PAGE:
Claudette Waite: Never say never

Mickey with Guy and Claudette“When our seventeen year old Miniature Poodle died I cried and cried and said I don’t want another dog. But my late husband, Guy, he wanted a dog and he started going to the pound every day looking.

We had friends who had a little dog, part something, part butterfly dog, a Papillon. He was the cutest little dog, his name was Peanut. His ears were gorgeous of course, and he had a beautiful full tail he carried around like a palm tree. Our friends lived out in the country and Peanut would sit up on his hind legs like a prairie dog on the front lawn and if you’d say to him, Peanut, salute, he’d lift his front right paw to his forehead and salute. People would stop their cars to check him out. You could tell him to fall over dead too, but we didn’t do that too often as he didn’t like doing it all that much.

Anyway, Guy would go to the shelter all the time. One day my Peanut’s owner, the wife, calls me up and says I know you’ve been looking for a dog and we’ve got one for you. I said, you don’t mean Peanut do you? And she said, well, we’ve found a great condo to move into, but they don’t allow dogs, so would you take him, we know you would give him a good home. So when my husband came home that day I had gone and picked up Peanut and when my husband walked through the door, I said, here’s your new dog.

We loved that dog. He went everywhere with us. I was still working then and every day at 4:40 he’d get up from wherever he was and go sit by the front door because I usually came home around 5.  Peanut wasn’t fixed and we didn’t have him neutered. Every few months he’d sniff the air and you knew he’d be taking himself for a walk to find the ladies. We’d try to keep him in as best we could but one day he got out and got himself run over on one of Sherbrooke’s main streets. We were heart broken.

This time my husband didn’t think he wanted another dog. But we had acquaintances in St. Hubert, who raised several kinds of pedigreed breeds and I gave them a call and asked the lady if she could think of a good dog that was available. She said to give her about an hour. About twenty minutes later she said that she had a Blue Merle Sheltie pup that was just a bit too tall for show. She said if you come and you like the dog and he likes you, you can have him. When we saw him there was no question.

So that’s how we got Mickey. Mickey was beautiful. He went everywhere with us. I took him to obedience school and he got the gold. He was a wonderful dog, a real member of the family. When my husband got sick I quit work to look after him and Mickey was right there beside him the whole time. We were a team. Guy was sick for a long time. When I needed to go out for the shopping and so on I would always know that Guy wasn’t by himself, he had Mickey there. Well, after my husband died, I’d been housebound for years and people asked me for dinners and so on and I couldn’t always bring Mickey with me. He got very lonely and he got a little mad at me. One time when I was going out and leaving him behind he bit my cheek. I got very worried about him. I thought, this is such a good dog, I can’t have him with me so lonely and unhappy, it’s unfair, I’ve got to find him some place where he can live a better life than with me.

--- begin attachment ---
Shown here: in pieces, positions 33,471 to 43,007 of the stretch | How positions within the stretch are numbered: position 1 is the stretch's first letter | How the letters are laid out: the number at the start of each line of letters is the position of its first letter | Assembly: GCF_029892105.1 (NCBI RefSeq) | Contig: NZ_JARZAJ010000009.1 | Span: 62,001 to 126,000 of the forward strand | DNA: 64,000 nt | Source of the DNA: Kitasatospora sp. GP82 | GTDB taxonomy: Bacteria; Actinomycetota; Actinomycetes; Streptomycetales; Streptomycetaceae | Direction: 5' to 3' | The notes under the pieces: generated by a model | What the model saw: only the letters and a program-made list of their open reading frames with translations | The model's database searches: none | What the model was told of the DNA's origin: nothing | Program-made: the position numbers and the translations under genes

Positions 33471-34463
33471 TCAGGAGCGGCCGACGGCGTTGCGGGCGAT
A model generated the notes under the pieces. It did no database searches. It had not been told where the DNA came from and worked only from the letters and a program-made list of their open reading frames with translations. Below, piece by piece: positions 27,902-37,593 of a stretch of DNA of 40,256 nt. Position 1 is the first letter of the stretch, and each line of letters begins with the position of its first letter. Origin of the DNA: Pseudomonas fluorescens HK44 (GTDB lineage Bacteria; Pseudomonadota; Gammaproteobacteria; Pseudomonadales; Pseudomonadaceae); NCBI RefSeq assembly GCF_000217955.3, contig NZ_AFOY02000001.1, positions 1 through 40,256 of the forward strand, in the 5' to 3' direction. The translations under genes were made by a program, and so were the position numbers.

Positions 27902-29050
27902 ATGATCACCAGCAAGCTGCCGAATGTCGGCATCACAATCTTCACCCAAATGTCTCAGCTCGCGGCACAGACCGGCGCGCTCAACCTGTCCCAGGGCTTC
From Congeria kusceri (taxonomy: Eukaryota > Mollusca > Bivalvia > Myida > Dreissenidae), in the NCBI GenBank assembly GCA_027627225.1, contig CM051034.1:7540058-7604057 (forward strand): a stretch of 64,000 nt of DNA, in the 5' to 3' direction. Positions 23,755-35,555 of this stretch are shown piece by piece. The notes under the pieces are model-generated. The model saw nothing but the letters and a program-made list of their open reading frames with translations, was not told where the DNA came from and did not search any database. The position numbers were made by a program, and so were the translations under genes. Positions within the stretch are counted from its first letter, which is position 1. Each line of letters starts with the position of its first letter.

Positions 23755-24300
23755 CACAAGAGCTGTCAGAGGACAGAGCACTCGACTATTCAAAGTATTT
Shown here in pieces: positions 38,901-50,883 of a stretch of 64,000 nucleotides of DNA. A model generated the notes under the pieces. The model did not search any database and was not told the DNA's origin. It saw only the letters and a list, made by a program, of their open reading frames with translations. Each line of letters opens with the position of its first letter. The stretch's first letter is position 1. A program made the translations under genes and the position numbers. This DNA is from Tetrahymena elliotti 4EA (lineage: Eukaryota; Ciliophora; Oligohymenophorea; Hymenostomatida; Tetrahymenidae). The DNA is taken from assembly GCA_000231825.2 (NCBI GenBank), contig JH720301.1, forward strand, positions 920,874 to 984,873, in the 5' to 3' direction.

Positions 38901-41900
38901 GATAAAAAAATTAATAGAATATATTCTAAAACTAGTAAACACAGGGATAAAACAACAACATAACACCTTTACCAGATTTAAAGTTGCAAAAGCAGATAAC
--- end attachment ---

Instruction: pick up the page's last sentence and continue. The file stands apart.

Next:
Not long after I started thinking like this, my niece told me about a very nice older couple I sort of knew whose old dog just had to be put down. The man didn’t want another dog but I sent him a photo of Mickey and when he saw the photo he said he had to have him. Bill was his name. He and his wife said I could come over and visit Mickey whenever I wanted to but I said no, not for a while, and I dropped Mickey off with all of his belongings, his leash and bed and toys and his gold prize from obedience school.

It was another match made in heaven. The Bill and his wife were home all the time basically so gone were the lonely days for Mickey and he became very attached to Bill especially. Bill even built a little addition onto his garage where he installed a special tub with hot and cold running water where he could bathe and groom Mickey. Years went by and when Mickey was about ten, Bill’s wife called me one day and said they’d gone out shopping leaving Mickey happy and sleeping under their parked trailer. When they came home, he was still stretched out there, dead. One week later, Bill himself up and died, likely a heart attack. Mickey must have known it was coming and didn’t want to be the one left behind.

As told to me by Claudette Waite

Life went on for Claudette too. She eventually met and married Orville and together they run a Bed and Breakfast called The Mayor’s House in Bury, Quebec. Orville’s dogs from his first marriage followed them into their new business venture: two shaggy collie mixes. After so many dogs, Claudette now says that she would never say that she wouldn’t want another dog, but rather she’d never want to be without one.”

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